Morris From America
Morris from America is not the kind of film that stays with you, but its central performances do.
John Carpenter's "Escape from New York " (1981) is often referred to as a cult-classic. I've never been quite sure the kind of criteria anyone would base this kind of statement on, but here is a feature that certainly generated buzz when it came out some three decades ago. It belongs to the time period when movie computers consisted of giant consoles covered with lights of all colors that blinked on and off endlessly. When I first saw it during my teen years it left quite an impression, though recent viewings have not been quite as kind, as it hasn't aged particularly well. We often complain about the recent explosion of remakes of entries that are barely 10-20 years old (or less!) but I believe a new version of "Escape from New York" could make for a welcome exception.
The film has one of those larger than life, preposterous premises that make for great cinematic material. In the "year of the future 1997" crime has increased in the U.S. by 400%, forcing authorities to turn Manhattan into the nation's sole penitentiary by erecting a giant wall that reaches crosses the East and Hudson rivers and rests on the Jersey, Brooklyn and Queens fronts (building it around the island itself would've surely been much easier, but it wouldn't have looked half as good as it does here). The prison's motto is simple: once you get in, you never come out. Perhaps it would have also been a good idea to move the Statue of Liberty anywhere but in front of the world's largest penitentiary, but I suppose the filmmakers still needed it there to give their poster an apocalyptic look, in tune with the "Planet of the Apes" ending (curiously, the Liberty Island scenes were the only scenes actually filmed in N.Y.C.; the rest were shot in a section of East St. Louis, Il).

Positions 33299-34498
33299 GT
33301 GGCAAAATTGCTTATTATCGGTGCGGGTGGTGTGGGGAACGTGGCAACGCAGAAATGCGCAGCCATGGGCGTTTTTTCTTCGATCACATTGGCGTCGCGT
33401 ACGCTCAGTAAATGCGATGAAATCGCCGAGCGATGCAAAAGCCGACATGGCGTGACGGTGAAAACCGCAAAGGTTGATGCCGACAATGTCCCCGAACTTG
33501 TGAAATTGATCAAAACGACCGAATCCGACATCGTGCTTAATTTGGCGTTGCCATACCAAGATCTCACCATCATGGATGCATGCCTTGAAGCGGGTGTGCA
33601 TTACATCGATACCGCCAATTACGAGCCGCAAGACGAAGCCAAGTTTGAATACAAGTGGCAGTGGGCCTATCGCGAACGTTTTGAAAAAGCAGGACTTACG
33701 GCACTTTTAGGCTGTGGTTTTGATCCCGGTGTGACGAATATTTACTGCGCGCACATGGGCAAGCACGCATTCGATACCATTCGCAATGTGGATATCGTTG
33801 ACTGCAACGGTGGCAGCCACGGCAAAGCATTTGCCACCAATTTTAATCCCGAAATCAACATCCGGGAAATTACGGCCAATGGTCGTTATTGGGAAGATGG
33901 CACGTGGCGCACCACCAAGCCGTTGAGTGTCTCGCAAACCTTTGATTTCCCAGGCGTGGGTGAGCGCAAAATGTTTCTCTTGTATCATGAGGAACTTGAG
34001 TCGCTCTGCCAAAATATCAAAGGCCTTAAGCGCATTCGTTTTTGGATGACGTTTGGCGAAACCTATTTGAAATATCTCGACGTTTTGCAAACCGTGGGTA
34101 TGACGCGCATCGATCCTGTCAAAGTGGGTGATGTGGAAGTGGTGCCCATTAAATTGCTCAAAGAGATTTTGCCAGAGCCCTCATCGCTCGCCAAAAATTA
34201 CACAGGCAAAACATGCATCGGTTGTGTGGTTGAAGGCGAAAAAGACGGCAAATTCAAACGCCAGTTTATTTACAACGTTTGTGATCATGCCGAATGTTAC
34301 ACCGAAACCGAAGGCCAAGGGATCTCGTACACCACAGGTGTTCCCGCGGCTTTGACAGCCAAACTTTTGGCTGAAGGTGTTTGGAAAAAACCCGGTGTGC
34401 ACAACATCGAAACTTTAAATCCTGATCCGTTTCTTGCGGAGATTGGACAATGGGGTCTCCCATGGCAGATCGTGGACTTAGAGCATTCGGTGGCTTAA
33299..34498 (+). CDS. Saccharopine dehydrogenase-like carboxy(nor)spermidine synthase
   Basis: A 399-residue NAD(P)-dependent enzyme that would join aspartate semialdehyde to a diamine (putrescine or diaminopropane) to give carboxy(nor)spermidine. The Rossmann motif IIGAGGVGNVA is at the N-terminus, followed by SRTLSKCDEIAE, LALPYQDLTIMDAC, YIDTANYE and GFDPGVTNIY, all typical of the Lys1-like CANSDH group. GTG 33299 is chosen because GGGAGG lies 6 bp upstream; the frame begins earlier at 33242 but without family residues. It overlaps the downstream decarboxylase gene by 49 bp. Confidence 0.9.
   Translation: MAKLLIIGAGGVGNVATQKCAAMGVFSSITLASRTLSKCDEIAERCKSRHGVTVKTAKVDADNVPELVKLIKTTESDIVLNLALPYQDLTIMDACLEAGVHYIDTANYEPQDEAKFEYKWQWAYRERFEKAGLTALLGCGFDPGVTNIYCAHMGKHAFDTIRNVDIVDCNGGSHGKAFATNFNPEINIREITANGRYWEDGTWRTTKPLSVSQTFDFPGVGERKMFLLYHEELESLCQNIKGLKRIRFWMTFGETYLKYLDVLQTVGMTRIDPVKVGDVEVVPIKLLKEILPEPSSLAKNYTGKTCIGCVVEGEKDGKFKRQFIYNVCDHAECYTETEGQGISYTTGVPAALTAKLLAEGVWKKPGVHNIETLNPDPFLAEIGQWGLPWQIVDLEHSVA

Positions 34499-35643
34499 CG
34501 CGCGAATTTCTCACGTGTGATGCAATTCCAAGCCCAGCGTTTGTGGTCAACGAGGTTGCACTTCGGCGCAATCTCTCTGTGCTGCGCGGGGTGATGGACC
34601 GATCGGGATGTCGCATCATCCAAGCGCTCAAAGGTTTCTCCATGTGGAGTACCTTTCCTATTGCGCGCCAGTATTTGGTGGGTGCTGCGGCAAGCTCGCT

"Escape from New York " starts with a night in the life of the prison as some fugitives try to escape on a raft and get blown to smithereens. We then get the sight of Air Force One (a rather cheesy special effects version) being hijacked and crashed into the lower part of the island. A nameless U.S. President (played by Donald Pleasence) manages to escape in one of those cinematic ejecting chambers (similar to the one used years later by Harrison Ford as the President). It isn't long before a group of prisoners decide to abduct Pleasence and send authorities his severed finger as proof of capture (Presidential ring included!). Warden Hauk (played by Lee Van Cleef) decides to recruit the prison's most recent inductee, enigmatic ex-war hero and now felon Snake Plissken (Kurt Russell) by offering him a full presidential pardon (who knows when the President signed it, considering that he's been quiet busy so far) in exchange for a successful rescue mission The only catch here is one of those requisite movie deadlines to make things more interesting, which allows for the typical line of dialogue that sounds great on the trailer: "You have 24 hours to go in and out of there!" Plissken is eventually assisted in his quest by a taxi driver, appropriately named Cabbie (Ernest Borgnine), the standard movie prison veteran well aware of the place's goings-on (much like Brooks in "The Shawshank Redemption") along with Brain (Harry Dean Stanton) and Maggie (Adrienne Barbeau), two other prisoners whose heroic motives are never made very clear.